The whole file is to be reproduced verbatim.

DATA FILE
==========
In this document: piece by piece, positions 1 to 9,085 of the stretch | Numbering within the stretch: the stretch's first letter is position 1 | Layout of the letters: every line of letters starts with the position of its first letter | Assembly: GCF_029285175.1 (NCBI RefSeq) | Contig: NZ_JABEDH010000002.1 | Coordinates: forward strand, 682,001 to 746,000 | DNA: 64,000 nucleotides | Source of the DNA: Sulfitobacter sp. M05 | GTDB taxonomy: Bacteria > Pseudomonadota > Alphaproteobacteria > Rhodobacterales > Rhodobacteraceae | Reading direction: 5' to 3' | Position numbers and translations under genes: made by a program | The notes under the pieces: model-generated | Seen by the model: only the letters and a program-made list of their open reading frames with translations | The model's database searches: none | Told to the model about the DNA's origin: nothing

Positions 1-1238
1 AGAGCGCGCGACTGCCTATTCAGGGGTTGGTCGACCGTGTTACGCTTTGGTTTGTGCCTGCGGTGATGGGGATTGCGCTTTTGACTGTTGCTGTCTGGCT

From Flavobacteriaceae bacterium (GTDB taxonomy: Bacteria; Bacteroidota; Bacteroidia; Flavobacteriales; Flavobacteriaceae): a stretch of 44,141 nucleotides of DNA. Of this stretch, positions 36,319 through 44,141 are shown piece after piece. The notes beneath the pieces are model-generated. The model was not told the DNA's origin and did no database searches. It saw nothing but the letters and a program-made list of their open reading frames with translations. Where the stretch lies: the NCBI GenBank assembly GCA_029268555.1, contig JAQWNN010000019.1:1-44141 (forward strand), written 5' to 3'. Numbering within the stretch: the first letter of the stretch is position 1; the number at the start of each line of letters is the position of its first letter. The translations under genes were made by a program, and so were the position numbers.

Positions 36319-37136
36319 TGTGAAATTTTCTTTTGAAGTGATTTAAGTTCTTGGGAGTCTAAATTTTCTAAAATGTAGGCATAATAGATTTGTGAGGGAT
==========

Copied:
In this document: piece by piece, positions 1 to 9,085 of the stretch | Numbering within the stretch: the stretch's first letter is position 1 | Layout of the letters: every line of letters starts with the position of its first letter | Assembly: GCF_029285175.1 (NCBI RefSeq) | Contig: NZ_JABEDH010000002.1 | Coordinates: forward strand, 682,001 to 746,000 | DNA: 64,000 nucleotides | Source of the DNA: Sulfitobacter sp. M05 | GTDB taxonomy: Bacteria > Pseudomonadota > Alphaproteobacteria > Rhodobacterales > Rhodobacteraceae | Reading direction: 5' to 3' | Position numbers and translations under genes: made by a program | The notes under the pieces: model-generated | Seen by the model: only the letters and a program-made list of their open reading frames with translations | The model's database searches: none | Told to the model about the DNA's origin: nothing

Positions 1-1238
1 AGAGCGCGCGACTGCCTATTCAGGGGTTGGTCGACCGTGTTACGCTTTGGTTTGTGCCTGCGGTGATGGGGATTGCGCTTTTGACTGTTGCTGTCTGGCT

From Flavobacteriaceae bacterium (GTDB taxonomy: Bacteria; Bacteroidota; Bacteroidia; Flavobacteriales; Flavobacteriaceae): a stretch of 44,141 nucleotides of DNA. Of this stretch, positions 36,319 through 44,141 are shown piece after piece. The notes beneath the pieces are model-generated. The model was not told the DNA's origin and did no database searches. It saw nothing but the letters and a program-made list of their open reading frames with translations. Where the stretch lies: the NCBI GenBank assembly GCA_029268555.1, contig JAQWNN010000019.1:1-44141 (forward strand), written 5' to 3'. Numbering within the stretch: the first letter of the stretch is position 1; the number at the start of each line of letters is the position of its first letter. The translations under genes were made by a program, and so were the position numbers.

Positions 36319-37136
36319 TGTGAAATTTTCTTTTGAAGTGATTTAAGTTCTTGGGAGTCTAAATTTTCTAAAATGTAGGCATAATAGATTTGTGAGGGAT